The National Safety Council’s (NSC) latest published statistics show that falls are causing 28,000 deaths in the USA annually (see p. 19 of their report). This is the equivalent of a 9/11/2001 attack every six weeks, all year long. Moreover, falls deaths are approaching motor-vehicle deaths. Safety Direct America offers products and services that can prevent slips and falls.
Road deaths have been decreasing as vehicles add more safety features, such as side air bags, collision warning systems, automatic brakes, and improved crash test and rollover test results. Legendary investor Warren Buffett worries that self-driving cars will eventually reduce accidents enough to devastate the profits of some of his insurance company investments. (Accidents are good for the insurance industry as long as they are predictable enough to incorporate into each client’s premiums.) Safety features have decreased fatalities enough to more than make up for increased cellphone use (conversations and texting), which is involved in 26 percent of crashes.
On the other hand, fall deaths are increasing largely because Americans are getting older. Older people are more susceptible to falls, and less likely to recover from their injuries. Osteoporosis can cause brittle bones that shatter on impact, requiring surgery — with infection sometimes a side effect. Hip replacements too often set off a downward spiral that results in premature death within a year after the fall. About 84 percent of falls deaths are people over 65 (p. 62, NSC). These falls are more often in commercial spaces than in the workplace. Lest we blame the victim, remember that many of the elderly are protected by the Americans with Disabilities Act (ADA). An individual with a disability is defined by the ADA as a person who has a physical or mental impairment that substantially limits one or more major life activities, a person who has a history or record of such an impairment, or a person who is perceived by others as having such an impairment. The ADA does not specifically name all of the impairments that are covered.
The NSC graph below shows the deaths trends. (Click on the graph to see it at larger size.) Poisonings, including those from unintentional opioid prescription painkiller, heroin and cocaine overdoses, are also a major and increasing cause of deaths that affect the young and middle-aged more than seniors. Homicides (not shown) get lots of headlines and television dramas, but falls cause nearly twice as many deaths (p. 86 of the NSC report).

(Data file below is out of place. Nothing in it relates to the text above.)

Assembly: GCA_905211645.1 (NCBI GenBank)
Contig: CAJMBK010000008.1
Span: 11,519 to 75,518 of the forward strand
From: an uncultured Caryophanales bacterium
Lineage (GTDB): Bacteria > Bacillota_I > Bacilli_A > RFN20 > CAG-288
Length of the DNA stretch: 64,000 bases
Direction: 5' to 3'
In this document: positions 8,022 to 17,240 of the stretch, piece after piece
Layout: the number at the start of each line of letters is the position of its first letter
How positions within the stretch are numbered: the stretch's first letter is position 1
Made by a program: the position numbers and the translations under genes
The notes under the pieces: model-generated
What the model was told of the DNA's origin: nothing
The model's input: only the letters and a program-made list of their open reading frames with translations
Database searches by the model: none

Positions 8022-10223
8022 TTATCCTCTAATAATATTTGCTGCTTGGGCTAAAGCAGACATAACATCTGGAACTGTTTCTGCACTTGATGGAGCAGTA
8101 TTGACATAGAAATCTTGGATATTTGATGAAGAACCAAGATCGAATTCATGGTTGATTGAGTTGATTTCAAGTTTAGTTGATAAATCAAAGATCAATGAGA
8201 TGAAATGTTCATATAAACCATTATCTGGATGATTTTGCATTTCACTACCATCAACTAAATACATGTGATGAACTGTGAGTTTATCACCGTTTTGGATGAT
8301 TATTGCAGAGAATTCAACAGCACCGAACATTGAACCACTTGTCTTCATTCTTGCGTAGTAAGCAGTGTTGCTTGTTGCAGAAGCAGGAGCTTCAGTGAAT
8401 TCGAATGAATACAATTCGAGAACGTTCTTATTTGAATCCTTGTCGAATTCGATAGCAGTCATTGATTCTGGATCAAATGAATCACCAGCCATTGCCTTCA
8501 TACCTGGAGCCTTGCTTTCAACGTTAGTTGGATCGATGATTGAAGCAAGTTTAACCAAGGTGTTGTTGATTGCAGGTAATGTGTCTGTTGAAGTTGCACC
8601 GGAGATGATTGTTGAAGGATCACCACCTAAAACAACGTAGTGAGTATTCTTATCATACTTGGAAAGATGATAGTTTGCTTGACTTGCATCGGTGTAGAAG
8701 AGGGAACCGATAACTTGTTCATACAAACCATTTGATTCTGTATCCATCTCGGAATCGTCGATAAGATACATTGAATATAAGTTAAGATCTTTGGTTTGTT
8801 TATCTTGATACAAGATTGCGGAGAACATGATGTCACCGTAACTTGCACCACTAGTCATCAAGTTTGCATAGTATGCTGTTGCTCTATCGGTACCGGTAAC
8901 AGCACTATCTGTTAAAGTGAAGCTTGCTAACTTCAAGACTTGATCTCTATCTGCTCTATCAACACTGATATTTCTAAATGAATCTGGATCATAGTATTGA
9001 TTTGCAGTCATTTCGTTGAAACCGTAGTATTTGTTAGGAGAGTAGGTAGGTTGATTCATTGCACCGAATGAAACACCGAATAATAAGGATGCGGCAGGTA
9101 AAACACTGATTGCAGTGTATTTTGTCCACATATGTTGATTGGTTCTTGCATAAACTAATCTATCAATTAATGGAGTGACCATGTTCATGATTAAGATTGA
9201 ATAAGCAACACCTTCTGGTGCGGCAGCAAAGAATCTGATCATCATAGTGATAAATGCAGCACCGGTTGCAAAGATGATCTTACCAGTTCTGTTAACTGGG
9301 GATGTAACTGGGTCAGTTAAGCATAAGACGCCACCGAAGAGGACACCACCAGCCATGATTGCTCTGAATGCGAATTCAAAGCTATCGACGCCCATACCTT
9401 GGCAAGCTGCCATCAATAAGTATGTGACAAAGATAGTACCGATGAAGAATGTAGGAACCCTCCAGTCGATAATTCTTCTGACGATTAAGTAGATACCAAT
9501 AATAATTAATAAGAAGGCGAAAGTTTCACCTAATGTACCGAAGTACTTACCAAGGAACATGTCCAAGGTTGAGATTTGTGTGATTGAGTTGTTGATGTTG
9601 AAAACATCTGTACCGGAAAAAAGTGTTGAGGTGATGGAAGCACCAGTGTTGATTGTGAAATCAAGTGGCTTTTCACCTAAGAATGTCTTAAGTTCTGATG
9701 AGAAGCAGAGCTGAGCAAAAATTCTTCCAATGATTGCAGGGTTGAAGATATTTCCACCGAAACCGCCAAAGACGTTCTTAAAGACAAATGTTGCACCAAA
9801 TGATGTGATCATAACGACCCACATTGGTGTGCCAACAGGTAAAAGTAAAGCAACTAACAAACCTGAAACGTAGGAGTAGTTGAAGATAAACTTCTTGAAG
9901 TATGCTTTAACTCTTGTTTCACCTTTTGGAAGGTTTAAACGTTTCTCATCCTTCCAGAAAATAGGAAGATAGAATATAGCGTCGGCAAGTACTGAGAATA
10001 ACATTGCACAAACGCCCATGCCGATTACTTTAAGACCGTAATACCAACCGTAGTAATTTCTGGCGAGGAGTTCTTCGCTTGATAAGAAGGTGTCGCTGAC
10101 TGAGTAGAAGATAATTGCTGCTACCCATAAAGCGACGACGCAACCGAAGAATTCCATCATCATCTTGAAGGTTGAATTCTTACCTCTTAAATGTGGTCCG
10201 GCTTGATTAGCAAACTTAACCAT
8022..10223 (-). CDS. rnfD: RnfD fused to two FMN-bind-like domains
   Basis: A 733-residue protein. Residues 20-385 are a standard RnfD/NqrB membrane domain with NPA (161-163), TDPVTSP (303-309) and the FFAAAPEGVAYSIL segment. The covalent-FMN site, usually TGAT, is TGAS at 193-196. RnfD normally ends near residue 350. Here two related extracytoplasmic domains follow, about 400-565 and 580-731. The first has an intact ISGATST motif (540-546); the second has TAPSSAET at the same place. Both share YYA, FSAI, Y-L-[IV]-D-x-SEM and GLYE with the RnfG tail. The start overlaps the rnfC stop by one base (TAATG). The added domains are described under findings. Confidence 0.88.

The NSC’s statistics also show falls as by far the leading cause of medically consulted nonfatal injuries: 13,000,000 in the most recent year reported, accounting for 35 percent of the injuries. This is an average of 17,800 injuries that need treatment to Americans from falls every day.
Slips/trips and falls account for many of the falls deaths and injuries. Safety Direct America can help prevent these injuries by (1) testing flooring for sustainable wet slip resistance before it’s installed; (2) treating existing floors chemically to increase wet slip resistance; and (3) monitoring slip resistance periodically at commercial and industrial properties to ensure that good slip resistance is being maintained. We are dedicated to preventing costly life-changing or fatal accidents. Phone Safety Direct America at 1-800-988-6721 or see SafetyDirectAmerica.com for more information.
The 2012 International Building Code (IBC), by reference to ANSI A137.1, requires a minimum wet dynamic coefficient of 0.42 of friction for level indoor flooring that gets wet in use, but does not define what a safe level is — it only says that many other factors need to be considered. (The test is conducted using the BOT-3000E tribometer.) We fill that gap by using detailed, accepted situation-specific standards that are tailored to everything from outdoor steep ramps to swimming pool decks to hospital bathrooms. There is no useful “one size fits all” safety standard for non-slip flooring.